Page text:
http://www.lemac.com.au/site/DefaultSite/filesystem/images/transcend/transcend8gbcfcard.jpg Fast, reliable, and high-capacity. With consistent performance and vast storage capacity, Transcend’s 133x CF cards are the perfect match for Zaxcom Audio recording as well as photographic stills capture. Not recommended for video due to lower write speed.

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Transcend 8GB CF Card (65MB/s)

Transcend

Fast, reliable, and high-capacity. With consistent performance and vast storage capacity, Transcend’s 133x CF cards are the perfect match for Zaxcom Audio recording as well as photographic stills capture. Not recommended for video due to lower write speed.
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  • Price:
    $30.00
    inc. GST

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Fast, reliable, and high-capacity. With consistent performance and vast storage capacity, Transcend’s 133x CF cards are the perfect match for Zaxcom Audio recording and photographic stills capture. Not recommended for video.

Media Recommendations for Zaxcom Audio

Zaxcom recommends SanDisk and Transcend compact flash cards. Don’t use cards with “double write speed” features. Any modern card, 16 GB to 32 GB card (such as the 133x), should be fine. Do not use cards from questionable manufacturers, as they will wear out quickly due to the lack of a good wear levelling algorithm.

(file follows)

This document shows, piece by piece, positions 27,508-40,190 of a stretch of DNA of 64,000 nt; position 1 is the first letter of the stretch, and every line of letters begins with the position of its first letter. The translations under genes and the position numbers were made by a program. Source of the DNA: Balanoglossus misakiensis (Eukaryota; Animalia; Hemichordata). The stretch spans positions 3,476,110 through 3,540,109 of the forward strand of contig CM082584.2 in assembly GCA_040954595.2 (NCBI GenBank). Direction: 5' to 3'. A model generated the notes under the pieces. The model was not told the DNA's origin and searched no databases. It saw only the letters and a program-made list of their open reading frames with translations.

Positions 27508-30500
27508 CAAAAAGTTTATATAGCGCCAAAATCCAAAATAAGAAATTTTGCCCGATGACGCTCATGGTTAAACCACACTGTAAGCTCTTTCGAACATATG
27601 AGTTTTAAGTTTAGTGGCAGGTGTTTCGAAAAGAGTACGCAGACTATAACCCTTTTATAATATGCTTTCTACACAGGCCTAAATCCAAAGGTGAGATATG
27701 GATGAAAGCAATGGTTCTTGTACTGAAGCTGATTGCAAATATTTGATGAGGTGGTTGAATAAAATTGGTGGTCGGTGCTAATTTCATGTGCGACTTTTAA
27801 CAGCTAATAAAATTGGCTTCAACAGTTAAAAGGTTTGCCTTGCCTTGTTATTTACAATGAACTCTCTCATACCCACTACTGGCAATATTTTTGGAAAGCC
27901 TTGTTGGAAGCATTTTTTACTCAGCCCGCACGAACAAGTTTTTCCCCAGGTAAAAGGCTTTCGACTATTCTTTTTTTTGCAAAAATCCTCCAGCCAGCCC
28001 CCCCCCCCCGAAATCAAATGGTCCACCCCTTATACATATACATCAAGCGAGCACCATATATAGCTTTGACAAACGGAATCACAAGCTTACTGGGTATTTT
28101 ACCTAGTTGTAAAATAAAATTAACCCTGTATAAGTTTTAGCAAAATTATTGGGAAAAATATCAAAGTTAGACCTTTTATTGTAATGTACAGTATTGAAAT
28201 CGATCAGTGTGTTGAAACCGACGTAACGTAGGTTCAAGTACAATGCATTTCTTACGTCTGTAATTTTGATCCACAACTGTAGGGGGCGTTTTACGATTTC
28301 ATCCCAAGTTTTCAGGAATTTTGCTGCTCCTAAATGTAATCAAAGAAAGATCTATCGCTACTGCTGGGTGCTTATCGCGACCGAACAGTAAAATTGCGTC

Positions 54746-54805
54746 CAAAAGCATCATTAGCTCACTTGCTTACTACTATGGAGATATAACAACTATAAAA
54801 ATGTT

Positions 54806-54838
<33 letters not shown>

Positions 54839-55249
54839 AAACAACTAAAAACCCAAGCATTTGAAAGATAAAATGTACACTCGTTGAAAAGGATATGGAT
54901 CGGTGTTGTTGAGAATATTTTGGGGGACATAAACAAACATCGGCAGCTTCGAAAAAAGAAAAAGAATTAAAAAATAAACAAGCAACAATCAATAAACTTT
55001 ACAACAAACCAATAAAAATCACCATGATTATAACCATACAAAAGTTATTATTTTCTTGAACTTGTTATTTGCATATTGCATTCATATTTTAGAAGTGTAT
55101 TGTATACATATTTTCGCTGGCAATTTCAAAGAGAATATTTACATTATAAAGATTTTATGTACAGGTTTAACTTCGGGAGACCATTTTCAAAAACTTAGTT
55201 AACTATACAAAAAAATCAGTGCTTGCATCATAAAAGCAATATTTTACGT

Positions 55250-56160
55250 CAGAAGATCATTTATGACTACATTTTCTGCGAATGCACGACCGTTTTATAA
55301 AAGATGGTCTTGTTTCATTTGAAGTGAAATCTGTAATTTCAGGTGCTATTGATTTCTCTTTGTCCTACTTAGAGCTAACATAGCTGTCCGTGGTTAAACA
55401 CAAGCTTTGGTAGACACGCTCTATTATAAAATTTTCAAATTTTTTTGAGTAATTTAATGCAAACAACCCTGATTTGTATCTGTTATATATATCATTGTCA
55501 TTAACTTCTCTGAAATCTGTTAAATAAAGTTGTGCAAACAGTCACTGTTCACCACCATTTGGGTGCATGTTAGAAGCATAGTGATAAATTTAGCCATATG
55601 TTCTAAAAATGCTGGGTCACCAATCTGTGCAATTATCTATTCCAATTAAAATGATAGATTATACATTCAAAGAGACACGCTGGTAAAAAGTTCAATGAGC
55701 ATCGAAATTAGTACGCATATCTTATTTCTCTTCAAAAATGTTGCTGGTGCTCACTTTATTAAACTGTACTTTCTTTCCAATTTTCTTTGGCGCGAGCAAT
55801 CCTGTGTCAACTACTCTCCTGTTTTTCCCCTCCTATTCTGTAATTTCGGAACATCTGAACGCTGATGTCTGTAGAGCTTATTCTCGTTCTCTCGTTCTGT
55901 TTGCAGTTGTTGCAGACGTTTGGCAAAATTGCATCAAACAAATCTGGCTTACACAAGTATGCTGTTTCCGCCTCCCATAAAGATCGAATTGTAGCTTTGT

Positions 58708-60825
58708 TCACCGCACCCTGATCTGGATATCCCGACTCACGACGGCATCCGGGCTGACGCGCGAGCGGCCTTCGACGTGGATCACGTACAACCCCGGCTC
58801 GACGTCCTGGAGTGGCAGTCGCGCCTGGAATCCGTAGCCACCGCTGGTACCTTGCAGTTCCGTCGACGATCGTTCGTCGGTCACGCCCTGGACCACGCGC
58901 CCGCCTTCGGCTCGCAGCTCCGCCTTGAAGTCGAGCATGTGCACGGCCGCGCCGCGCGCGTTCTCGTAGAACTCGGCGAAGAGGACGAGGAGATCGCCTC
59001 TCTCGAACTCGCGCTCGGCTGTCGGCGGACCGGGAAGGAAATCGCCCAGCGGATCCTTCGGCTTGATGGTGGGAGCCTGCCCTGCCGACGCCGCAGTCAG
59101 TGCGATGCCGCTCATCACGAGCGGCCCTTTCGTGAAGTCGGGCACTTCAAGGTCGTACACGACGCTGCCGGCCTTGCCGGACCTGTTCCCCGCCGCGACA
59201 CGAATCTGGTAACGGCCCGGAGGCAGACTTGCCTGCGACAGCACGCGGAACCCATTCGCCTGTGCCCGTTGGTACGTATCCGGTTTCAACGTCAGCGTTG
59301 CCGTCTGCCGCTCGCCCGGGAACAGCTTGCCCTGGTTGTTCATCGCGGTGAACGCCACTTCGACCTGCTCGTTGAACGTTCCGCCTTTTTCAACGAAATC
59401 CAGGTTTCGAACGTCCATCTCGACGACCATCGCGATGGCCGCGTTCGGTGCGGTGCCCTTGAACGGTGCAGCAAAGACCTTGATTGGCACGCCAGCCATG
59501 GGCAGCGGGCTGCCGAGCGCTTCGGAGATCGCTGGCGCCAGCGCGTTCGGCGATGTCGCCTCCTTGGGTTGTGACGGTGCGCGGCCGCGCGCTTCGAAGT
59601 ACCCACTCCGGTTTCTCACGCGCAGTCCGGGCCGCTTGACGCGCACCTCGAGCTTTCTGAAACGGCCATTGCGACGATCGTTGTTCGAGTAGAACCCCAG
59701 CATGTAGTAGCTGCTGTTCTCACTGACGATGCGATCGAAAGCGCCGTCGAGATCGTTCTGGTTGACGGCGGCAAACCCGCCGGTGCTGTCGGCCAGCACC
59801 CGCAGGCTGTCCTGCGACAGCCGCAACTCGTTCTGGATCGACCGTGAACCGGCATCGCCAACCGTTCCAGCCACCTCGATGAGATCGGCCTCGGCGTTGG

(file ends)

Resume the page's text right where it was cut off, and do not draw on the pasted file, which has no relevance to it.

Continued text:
If you are planning to record at 96 kHz, choose a card that claims 10 MB per second SUSTAINED write speed (MAX write speed does NOT count). Once you have the cards in hand, considering testing their ability to keep up with the recording process:

  • For Sampling-rates lower than 96 kHz – record all tracks for 10 minutes with pre-record set to 10 seconds (not available at 88 kHz and 96 kHz) at a higher sampling-rate than you expect to use, with all the effects you intend to use, enabled.
  • For Sampling-rate equal to 96 kHz – record 1 more track than you expect to use for 10, with all the effects you intend to use, enabled.
  • If the unit kicks out of record, the card could not keep up.
  • Wait a few seconds for the pre-record buffer to fill. Press Record and watch the Time Left on Disk field. It should count faster than real time for a while as the pre-record buffer catches up. The faster it catches up, the better. This will not work for 88 kHz and 96 kHz as pre-record is not available.